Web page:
Bill Heroman’s blog has a nice extension of the question I raised yesterday about Peter and Corinth. He gives five good reasons to think that Peter did in fact go to Corinth, three of which are quite convincing.
Here’s his “thought experiment.”
If Peter had innocently assumed all the gentile issues had really been fixed by Jerusalem’s letter (an assumption easier to maintain from Jerusalem, but one which Paul’s entire career proves is false) – then Peter probably went in unprepared; overconfident that all was well. The controversies were all taken care of. In that mindset, Peter casually mentions Jerusalem’s letter. At that point, most likely, someone in Corinth says, “What letter?”
Good question — what evidence do we have that Paul ever distributed the letter from the Apostolic council? He never refers to it in his letters, even if there is good reason that he might. Perhaps Peter went to Corinth in order to “check out” the Pauline mission to Gentiles as he did with Philip’s mission in Antioch, or even the diaspora situation in Antioch. (I think Barnabas went first for that reason, but quickly gave way to Paul). This is (for me) the best explanation for Peter’s presence in Corinth.
6 thoughts on “Peter and Corinth”
I love the comparison with Antioch, Philip. That’s something I hadn’t thought of… and it combines nicely with Acts 18:22 to give me another new thought.
Acts 18:22 is the first time Paul goes to Jerusalem after the Council. It’s also the first chance Paul had to tell Jerusalem about Corinth. While it’s possible Jerusalem already knew about Corinth, it’s still likely Paul would have shared about his Greek mission while there. And if Paul’s attitude remained the same as Galatians 2:2 (to make sure he wasn’t running in vain) – then Paul very well might have encouraged or even invited Peter to go “check it out”.
Another good point – of all the gentile churches beyond Antioch, at that point, Corinth was the most easily accessible by Sea. In other words, if Peter was going to go check out Paul’s churches, Corinth would be his first chance to go somewhere reasonable.
*(Btw, on the Council’s letter: If Jerusalem specifically asked Paul about the letter, Peter might have gone to Corinth knowing full well Paul hadn’t mentioned it. In that case, my thought experiment changes to considering that Peter *was* prepared, and went there purposefully (partly) to correct Paul’s omission.
By the way, which three?
I thought the last three points were good, albeit speculative. But since we are not dealing with clear texts as much as hints in a text, speculative will have to do.
As for Paul not distributing the letter from Jerusalem – the letter was to be delivered by Judas and Silas (15:32), the Paul and Barnabas go their separate ways and Paul begins traveling with Silas. I think that I have always taken those two references to Silas as the same person, since Luke does not try to make a difference clear, the names are identical. If Silas was tasked by Jerusalem to deliver the letter, would he work with a Paul who is not referencing the Letter in Corinth?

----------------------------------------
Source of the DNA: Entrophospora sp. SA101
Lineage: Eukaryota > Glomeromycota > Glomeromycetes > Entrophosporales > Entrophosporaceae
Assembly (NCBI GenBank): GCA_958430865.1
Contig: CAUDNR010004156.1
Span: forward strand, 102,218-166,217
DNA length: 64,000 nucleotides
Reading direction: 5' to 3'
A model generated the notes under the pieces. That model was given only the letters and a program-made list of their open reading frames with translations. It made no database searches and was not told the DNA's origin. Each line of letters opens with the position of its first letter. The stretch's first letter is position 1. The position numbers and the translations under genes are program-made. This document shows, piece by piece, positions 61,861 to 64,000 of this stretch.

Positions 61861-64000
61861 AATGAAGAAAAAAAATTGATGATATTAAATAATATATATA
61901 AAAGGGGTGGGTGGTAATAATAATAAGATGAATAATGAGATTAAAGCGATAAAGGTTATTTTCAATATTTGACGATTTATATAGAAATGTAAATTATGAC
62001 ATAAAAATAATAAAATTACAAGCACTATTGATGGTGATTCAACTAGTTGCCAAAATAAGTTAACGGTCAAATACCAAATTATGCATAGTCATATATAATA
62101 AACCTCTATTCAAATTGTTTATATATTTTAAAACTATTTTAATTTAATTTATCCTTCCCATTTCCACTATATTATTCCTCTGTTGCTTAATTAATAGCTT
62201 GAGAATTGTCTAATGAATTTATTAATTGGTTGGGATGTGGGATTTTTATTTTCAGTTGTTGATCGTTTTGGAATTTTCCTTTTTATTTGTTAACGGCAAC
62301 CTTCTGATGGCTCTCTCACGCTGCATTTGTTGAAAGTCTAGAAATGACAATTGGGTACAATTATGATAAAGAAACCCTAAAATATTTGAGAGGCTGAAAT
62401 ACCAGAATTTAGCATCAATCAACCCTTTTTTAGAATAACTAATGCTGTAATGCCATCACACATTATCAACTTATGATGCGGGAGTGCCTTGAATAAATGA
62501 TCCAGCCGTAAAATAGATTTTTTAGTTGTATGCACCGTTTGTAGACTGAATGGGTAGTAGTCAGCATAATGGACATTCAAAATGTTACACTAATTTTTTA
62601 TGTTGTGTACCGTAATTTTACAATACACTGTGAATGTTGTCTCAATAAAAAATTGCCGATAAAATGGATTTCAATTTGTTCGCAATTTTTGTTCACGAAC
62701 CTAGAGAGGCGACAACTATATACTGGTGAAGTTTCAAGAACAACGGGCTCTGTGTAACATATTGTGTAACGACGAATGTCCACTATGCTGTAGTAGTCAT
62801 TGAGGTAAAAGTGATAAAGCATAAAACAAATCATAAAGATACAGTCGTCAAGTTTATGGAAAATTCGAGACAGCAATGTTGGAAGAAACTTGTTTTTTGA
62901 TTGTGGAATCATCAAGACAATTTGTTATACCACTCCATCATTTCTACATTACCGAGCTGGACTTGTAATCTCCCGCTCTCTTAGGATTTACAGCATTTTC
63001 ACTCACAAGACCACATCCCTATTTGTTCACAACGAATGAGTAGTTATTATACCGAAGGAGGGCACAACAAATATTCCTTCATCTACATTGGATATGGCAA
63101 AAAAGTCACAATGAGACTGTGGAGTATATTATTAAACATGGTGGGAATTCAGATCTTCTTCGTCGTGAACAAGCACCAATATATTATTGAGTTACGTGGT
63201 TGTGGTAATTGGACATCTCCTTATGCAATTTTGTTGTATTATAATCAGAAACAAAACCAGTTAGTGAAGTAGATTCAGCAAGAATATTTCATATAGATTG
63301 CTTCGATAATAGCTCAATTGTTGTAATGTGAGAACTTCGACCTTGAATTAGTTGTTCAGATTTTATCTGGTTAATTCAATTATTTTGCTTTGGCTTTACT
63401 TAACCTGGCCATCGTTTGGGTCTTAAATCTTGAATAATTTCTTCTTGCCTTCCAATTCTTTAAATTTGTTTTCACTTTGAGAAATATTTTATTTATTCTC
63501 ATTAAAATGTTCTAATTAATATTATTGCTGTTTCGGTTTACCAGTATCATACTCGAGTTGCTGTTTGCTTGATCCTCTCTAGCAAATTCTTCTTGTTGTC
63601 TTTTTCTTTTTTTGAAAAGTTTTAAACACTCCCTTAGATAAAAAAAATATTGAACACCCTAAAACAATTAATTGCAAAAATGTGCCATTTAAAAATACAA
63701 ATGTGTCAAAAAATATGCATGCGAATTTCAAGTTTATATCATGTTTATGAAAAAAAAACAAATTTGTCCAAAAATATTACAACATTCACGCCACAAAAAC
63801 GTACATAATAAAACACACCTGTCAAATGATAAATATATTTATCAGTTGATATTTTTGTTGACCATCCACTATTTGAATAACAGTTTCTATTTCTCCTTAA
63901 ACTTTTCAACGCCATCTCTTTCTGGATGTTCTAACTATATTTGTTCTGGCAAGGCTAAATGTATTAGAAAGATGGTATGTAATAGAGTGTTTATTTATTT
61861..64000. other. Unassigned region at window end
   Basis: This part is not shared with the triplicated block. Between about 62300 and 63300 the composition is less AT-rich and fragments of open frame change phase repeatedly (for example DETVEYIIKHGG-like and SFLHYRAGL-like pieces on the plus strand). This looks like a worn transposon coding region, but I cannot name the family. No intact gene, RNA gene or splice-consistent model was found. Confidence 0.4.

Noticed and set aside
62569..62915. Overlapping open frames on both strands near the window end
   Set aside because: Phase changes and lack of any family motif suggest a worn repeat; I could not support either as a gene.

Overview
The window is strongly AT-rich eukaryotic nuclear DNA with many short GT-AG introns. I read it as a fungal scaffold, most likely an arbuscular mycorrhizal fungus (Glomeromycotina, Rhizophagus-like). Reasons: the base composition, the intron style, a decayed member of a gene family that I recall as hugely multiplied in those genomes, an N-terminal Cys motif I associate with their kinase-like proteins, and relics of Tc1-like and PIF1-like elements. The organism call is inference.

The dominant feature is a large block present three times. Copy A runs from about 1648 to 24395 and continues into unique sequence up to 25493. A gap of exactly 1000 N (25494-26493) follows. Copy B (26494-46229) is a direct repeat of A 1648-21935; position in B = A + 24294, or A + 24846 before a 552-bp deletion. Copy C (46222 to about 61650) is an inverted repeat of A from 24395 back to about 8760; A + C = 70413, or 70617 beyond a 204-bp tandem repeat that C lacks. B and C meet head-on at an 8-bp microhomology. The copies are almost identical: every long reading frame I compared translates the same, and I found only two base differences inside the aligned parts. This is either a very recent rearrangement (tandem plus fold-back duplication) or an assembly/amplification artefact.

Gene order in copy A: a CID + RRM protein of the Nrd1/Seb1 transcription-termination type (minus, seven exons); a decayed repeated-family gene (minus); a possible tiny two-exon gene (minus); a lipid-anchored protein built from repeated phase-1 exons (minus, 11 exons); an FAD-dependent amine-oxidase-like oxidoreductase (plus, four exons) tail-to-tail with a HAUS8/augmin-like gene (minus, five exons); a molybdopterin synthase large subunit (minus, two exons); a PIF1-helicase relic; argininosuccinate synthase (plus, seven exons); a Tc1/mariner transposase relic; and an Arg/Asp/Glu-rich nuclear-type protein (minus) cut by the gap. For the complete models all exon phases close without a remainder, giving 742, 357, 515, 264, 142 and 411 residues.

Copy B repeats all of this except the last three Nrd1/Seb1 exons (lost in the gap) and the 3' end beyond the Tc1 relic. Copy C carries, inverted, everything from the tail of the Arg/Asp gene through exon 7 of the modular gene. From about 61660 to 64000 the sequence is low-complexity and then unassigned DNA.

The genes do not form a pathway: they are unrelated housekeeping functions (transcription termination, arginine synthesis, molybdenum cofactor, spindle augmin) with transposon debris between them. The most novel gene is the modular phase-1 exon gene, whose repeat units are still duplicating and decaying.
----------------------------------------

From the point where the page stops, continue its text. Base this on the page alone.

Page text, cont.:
Perhaps the dispute with Barnabas is over the issue of the use of the letter, a “sharp dispute” is not a personality conflict over John Mark, but rather a strong disagreement over something important, perhaps it is the proper use of the Letter
Judas & Silas discharged their duty in Antioch. Acts 15 gives us no indication whether or not the Council intended Galatia to be ‘troubled’ by even so much.
Now, that’s before Silas went to Antioch. After Silas went to Antioch, his horizons must have been expanded (at least as much as any intelligent American who travels overseas) to the Gentile world, and something about the experience of being there caused Silas to want to stay there. The other thing that happened after Silas went to Antioch is that Paul found out what the Judaizers did in Galatia. We’ve no idea how much that may have added to Silas’ sympathy for the gentiles.
The point is, Silas may have been won over.
A separate point is, after Peter’s visit to Corinth, Silas may have been ‘won back’. If Silas is the Silanus of 1st Peter, Silas may have left Corinth with Peter and headed for Bithynia. (But that itself is an argument for nothing about our original conversation.)
On the disagreement between Paul & Barnabas, you may be right. But there is also Cyprus to consider, if we’re looking for something else for them to have fought about. P may not have been as eager to go back to B’s homeland, where the churches were probably less gentile in makeup. (Acts 13, esp.v.5).
A breach between Paul and Silas is intriguing, since he drops out of the story in Acts without any comment (last mentioned in 18:5, after the rejection of Paul at the Synagogue in Corinth). Perhaps like John Mark,Paul’s strong language of rejection was disturbing, and Silas re-joined (the more moderate?) Peter in Northern Asia Minor.
I posted about this today, but it is at least possible Peter did not visit the churches to which he wrote in First Peter, maybe the connection is Silas?
With Peter casually mentioning the Jerusalem letter he might have assumed from word of mouth that it was going to be delivered. He might have figured that it was already delivered by the time of his arrival and that others have heard of it. I also think that it is possible that Peter went to Corinth to go check out Paul’s ministry. Like someone checking out another person’s business to see where they are going correctly and where they might need some pointers and to get some advice himself.